July 21, 2004
The University of North Carolina at Chapel Hill will not be closing Horace Williams Airport (IGX) in 2005 thanks to action by the North Carolina Legislature. This follows a three-year effort by AOPA to save the airport. An amendment to the state budget bill requires the school to keep the airport open until a replacement facility can be found. The bill is awaiting the governor's signature.
This marks the second time AOPA and the aviation community have gone to the legislature for assistance, including a personal visit by AOPA President Phil Boyer.
AOPA and airport supporters were able to get language included in the bill that guarantees general aviation access to Horace Williams pending the opening of the new facility.
Further, the legislation says the state will provide assistance to the school in locating the replacement airport, which may require construction of a new airport.
House co-speakers James Black (D-Mecklenburg) and Richard Morgan (R-Moore) were the legislative leaders behind protecting the airport. However, many people were involved in making the legislation a reality, including local and regional pilots and AOPA Airport Support Network volunteers who contacted lawmakers.
"This legislation will help the state, university, and the aviation community work together to provide an aviation gateway to Orange County. That gateway might have disappeared entirely without the legislature's work on the issue," said AOPA Regional Representative Chris Hudson.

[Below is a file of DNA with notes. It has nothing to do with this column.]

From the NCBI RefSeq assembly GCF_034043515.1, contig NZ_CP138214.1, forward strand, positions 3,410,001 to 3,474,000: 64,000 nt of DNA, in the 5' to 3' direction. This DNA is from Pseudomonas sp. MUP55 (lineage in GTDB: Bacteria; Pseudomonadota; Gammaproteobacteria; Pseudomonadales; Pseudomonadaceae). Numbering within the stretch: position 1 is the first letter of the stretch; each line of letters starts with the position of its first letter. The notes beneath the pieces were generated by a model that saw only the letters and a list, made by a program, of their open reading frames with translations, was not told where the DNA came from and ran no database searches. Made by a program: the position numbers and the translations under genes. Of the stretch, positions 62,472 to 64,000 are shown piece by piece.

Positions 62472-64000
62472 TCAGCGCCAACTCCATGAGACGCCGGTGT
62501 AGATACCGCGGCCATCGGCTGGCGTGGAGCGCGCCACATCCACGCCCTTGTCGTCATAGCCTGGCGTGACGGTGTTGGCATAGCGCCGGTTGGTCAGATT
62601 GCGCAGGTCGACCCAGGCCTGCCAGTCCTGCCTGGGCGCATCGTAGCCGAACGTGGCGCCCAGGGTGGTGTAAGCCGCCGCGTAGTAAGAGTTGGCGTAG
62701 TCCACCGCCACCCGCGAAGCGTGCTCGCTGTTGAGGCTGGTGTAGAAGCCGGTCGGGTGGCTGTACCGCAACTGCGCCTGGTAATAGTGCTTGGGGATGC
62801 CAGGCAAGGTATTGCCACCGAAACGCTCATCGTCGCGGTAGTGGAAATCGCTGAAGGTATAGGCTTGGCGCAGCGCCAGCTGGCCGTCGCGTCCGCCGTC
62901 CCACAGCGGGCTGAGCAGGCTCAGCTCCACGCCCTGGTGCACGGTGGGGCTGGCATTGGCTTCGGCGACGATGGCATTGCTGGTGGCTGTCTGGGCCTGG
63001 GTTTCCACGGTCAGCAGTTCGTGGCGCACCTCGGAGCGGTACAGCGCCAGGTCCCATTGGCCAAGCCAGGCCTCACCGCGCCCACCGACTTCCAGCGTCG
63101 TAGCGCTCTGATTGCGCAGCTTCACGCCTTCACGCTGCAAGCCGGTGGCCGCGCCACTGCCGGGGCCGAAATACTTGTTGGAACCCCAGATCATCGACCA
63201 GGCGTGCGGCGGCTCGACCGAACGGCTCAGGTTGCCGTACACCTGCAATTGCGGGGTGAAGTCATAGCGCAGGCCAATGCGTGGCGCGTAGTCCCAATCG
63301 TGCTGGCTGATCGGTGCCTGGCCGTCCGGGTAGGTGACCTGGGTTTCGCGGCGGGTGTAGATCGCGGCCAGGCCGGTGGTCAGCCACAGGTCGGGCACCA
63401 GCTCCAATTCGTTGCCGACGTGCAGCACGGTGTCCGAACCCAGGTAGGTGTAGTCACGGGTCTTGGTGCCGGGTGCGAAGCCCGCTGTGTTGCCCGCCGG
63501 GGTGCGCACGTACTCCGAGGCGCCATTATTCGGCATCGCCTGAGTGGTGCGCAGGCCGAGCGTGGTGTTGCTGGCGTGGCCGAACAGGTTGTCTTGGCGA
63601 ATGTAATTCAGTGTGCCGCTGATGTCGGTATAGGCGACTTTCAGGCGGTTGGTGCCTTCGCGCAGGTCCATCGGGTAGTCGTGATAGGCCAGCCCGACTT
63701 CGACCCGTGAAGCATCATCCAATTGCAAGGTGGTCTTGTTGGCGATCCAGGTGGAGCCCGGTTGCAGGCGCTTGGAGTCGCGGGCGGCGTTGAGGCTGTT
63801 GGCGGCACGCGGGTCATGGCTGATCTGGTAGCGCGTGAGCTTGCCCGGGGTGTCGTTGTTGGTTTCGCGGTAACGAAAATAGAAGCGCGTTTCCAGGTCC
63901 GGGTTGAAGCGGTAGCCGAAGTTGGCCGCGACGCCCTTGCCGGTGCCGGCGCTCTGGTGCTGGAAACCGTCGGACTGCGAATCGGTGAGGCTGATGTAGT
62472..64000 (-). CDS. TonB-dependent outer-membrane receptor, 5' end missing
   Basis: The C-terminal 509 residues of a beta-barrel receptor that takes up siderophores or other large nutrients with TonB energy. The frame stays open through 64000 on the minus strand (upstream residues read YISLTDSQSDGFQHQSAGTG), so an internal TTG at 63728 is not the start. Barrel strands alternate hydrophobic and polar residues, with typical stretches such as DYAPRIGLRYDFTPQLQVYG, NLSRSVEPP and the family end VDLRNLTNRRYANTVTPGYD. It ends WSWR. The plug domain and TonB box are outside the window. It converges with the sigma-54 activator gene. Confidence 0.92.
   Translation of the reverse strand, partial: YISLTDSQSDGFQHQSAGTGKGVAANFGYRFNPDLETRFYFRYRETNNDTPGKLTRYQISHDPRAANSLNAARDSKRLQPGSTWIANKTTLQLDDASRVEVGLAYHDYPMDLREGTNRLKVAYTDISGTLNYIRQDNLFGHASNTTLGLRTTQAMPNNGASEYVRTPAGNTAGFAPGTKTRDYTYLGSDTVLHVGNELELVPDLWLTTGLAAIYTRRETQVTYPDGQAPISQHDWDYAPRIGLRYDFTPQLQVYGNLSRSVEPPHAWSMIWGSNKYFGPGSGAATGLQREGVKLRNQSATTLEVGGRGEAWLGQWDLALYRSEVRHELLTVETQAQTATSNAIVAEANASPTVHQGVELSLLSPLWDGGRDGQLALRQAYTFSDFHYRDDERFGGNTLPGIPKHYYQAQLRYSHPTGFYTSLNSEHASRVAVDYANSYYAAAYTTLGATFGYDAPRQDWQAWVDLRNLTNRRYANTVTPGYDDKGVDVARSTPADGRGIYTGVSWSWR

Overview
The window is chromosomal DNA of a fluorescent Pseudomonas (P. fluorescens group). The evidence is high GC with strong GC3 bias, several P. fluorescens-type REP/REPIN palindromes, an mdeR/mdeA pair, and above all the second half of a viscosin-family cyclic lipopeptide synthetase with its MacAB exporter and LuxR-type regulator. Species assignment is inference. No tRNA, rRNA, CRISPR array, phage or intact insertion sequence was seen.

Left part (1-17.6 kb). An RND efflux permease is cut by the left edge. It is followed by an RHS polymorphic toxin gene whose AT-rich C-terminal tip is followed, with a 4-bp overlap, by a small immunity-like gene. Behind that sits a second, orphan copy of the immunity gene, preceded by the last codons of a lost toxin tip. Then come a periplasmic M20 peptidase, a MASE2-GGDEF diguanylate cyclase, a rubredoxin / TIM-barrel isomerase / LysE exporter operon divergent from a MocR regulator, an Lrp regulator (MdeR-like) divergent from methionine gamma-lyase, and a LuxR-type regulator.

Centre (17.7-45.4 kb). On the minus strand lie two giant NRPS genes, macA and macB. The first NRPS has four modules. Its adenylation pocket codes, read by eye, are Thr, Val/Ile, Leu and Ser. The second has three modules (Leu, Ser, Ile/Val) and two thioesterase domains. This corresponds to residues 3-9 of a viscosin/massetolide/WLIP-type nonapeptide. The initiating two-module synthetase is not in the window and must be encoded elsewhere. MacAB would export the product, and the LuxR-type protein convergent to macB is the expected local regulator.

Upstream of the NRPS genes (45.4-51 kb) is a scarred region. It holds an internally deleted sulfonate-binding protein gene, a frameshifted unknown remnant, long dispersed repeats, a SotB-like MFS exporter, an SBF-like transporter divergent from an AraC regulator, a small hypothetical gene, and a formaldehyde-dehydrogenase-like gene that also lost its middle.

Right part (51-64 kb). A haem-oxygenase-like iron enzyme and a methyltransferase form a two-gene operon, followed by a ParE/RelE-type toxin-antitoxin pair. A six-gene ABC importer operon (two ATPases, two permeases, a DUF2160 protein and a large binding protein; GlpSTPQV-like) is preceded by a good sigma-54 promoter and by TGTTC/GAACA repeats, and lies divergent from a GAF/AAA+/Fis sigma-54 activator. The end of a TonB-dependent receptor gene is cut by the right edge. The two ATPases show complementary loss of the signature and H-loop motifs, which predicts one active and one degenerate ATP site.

The airport was part of a large gift of land to the university by professor Horace Williams in the 1930s, and while the professor did not restrict the use of the property to airport use, it has been an airport for about 70 years. Presidents Ford and George H. Bush received Navy primary flight training at the airport.
Horace Williams is home to North Carolina's AHEC program, which flies University of North Carolina doctors and medical specialists to serve outlying communities throughout the state.
AOPA has been actively fighting to keep the airport open since the university's surprise announcement two years ago that it planned to close the airport.
Photo of Horace Williams Airport by Jack Imperiale.
July 21, 2004
AOPA expressed concern in a meeting with town officials from East Hampton, New York, that restrictions proposed to curb airport noise “overwhelmingly” generated by transient commercial flights would unfairly burden traditional airport users.
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